Indications for our modified cow-hitch suture include lack of capsular support in cases of aphakia or lens dislocation. Specifically, we have described the technique in eyes that have experienced complex retinal detachment surgery, intracapsular cataract extraction, complicated cataract surgery, traumatic cataract, dislocation or subluxation of the crystalline lens, dislocation of posterior chamber IOLs (PCIOLs), as well as for replacement of problematic anterior chamber IOLs (ACIOLs) or PCIOLs.


Our suture material of choice is the Ethicon single-ended 10-0 polypropylene (Prolene) on a curved CIF-4 needle, two of which are required. The CZ70BD is a single-piece, biconvex IOL made of polymethylmethacrylate. It has 2 haptics, each with an eyelet, an optic diameter of 7 mm, and overall length of 12.5 mm.

Our technique for 2-point transscleral fixation using a modified cow-hitch suture is as follows.


  1. Localized appropriately placed conjunctival peritomy is performed.
  2. Two partial-thickness triangular limbal-based scleral flaps, approximately 2.5 to 3.0 mm per side, are created 180 degrees apart using a crescent blade at the sites for suture fixation. The preferred positions are 6 and 12 o’clock, but individual case anatomy and prior surgeries may require placement elsewhere around the limbus, as illustrated in Figure 34-2. Larger blood vessels should be avoided.
  3. If clinically indicated, a 3-port pars plana vitrectomy is performed at this point.
  4. Using a 25-gauge needle, a scleral tunnel through to the ciliary sulcus is created under each scleral flap, 1.25 mm posterior to the limbus.
  5. A small initial corneal incision is made with a keratome blade in an adjacent superior limbal corneal position as depicted in Figure 34-2.


Figure 34-2. Two partial-thickness scleral flaps are made 180 degrees apart. The initial limbal incision is small, as indicated by the solid line, and is later expanded along the dotted lines to allow implantation of the lens. One needle is inserted suture-end first through the scleral tunnel created within the scleral flap. A Kuglen hook is then used to retrieve a loop of the suture through the limbal incision while keeping the needle tip outside the eye.


  1. Also shown in Figure 34-2, a 10-0 Prolene suture is delivered into the posterior chamber via the scleral tunnel, with the needle inserted blunt-end first. This end of the needle, into which the suture thread inserts, should be visible to the surgeon through the pupil. The pointed end of the needle should remain outside the globe.
  2. Using a Kuglen hook inserted through the corneal incision, a loop of the suture is captured and externalized. The length of suture pulled through should result in an approximately 15-mm loop protruding from the corneal incision to allow sufficient slack for tying to the eyelet and haptic, with the suture needle retrieved from its incomplete insertion so that the sharp may be placed away from the eye but still attached to the suture.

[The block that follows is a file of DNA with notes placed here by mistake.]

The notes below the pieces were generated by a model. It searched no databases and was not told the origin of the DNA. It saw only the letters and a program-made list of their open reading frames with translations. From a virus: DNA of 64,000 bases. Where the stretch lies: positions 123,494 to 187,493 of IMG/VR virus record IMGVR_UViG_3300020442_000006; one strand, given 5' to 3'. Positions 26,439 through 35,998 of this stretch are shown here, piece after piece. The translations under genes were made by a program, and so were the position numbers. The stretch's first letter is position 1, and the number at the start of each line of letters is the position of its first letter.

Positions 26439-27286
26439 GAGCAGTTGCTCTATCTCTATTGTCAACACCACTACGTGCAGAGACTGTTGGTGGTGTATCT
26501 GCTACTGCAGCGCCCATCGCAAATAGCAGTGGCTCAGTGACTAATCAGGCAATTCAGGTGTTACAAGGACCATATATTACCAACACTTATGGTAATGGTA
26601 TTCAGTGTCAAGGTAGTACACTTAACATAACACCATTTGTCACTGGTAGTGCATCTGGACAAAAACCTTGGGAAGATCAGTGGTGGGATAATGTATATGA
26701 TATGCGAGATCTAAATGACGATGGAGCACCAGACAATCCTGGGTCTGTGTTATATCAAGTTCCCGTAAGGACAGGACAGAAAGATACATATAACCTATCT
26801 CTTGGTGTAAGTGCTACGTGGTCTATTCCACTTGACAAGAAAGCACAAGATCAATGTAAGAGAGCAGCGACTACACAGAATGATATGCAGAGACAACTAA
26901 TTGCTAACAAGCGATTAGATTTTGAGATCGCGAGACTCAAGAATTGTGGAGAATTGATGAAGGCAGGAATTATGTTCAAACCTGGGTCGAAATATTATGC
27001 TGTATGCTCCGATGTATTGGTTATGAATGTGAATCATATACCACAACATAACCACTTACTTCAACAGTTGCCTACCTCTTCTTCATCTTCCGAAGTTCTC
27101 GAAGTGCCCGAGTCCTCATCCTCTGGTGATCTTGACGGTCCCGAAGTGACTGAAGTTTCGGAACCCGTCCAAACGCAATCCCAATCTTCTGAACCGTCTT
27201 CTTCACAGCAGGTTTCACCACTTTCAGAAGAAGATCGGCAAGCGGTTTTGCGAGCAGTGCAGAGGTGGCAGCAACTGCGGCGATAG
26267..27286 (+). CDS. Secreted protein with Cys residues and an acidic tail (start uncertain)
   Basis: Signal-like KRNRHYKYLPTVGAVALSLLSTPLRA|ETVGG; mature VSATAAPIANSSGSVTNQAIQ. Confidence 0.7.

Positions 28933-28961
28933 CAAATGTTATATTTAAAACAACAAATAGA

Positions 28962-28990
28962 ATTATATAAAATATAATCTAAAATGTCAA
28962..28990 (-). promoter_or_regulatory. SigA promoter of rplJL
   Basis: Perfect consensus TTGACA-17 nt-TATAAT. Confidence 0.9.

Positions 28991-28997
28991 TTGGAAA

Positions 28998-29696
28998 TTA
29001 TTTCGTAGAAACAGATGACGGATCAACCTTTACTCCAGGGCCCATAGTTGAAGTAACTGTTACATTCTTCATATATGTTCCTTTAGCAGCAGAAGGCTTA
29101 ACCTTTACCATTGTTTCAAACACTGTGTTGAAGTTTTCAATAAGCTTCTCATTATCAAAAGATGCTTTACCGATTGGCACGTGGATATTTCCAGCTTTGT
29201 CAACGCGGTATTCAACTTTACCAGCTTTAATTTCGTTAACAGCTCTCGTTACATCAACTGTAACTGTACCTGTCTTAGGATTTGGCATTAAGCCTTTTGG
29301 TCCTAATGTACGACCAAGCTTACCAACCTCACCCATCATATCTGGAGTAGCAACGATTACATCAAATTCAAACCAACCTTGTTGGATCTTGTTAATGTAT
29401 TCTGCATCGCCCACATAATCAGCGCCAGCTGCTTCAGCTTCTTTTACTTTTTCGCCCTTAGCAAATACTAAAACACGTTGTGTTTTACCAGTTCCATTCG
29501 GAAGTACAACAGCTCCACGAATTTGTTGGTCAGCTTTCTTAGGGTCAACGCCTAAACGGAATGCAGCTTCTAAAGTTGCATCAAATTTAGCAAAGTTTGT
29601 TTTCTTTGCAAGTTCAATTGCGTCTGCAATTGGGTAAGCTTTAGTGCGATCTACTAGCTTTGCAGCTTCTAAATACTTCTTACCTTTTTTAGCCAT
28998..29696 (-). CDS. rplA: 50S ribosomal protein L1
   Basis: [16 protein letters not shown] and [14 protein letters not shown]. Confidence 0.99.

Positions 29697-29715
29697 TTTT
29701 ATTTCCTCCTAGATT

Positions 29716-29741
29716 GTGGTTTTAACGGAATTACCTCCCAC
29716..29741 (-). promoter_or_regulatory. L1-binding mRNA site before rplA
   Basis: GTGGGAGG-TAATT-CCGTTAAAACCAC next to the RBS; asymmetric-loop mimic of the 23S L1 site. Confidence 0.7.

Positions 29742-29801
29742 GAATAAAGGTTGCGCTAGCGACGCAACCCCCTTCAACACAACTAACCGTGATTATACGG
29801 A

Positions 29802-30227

3. This process is repeated with the second 10-0 Prolene suture through the opposite scleral tunnel.


Figure 34-3. The CZ70BD lens is positioned in the operating field atop the eye and in the correct orientation. A small loop of the externalized suture is grasped from outside and underneath the haptic, then passed up and through the eyelet.


  1. The CZ70BD lens is positioned in the operating field on an aliquot of viscoelastic in the orientation it will assume in the eye (ie, anterior surface face up and shoulders of the haptics leading clockwise).
  2. Using tying forceps, the externalized loop of the first 10-0 Prolene suture is brought to a fine loop point so that it can be threaded up and through one of the eyelets as show in Figure 34-3.
  3. The emerging loop tip is gently caught with another pair of tying forceps and pulled through for approximately 5 mm, taking care not to grasp or crimp the loop.
  4. As depicted in Figure 34-4, the forceps are then fed up and through the loop approaching from the optic side, so that the trailing double strand of suture is picked up and pulled back through the loop. This creates a second, now double-stranded loop as seen in Figure 34-5.


    Figure 34-4. A pair of tying forceps is pointed through the loop and over the haptic to grasp the lagging double strand of the suture.

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Jan 13, 2020 | Posted by in OPHTHALMOLOGY | Comments Off on Modified Cow-Hitch Suture Fixation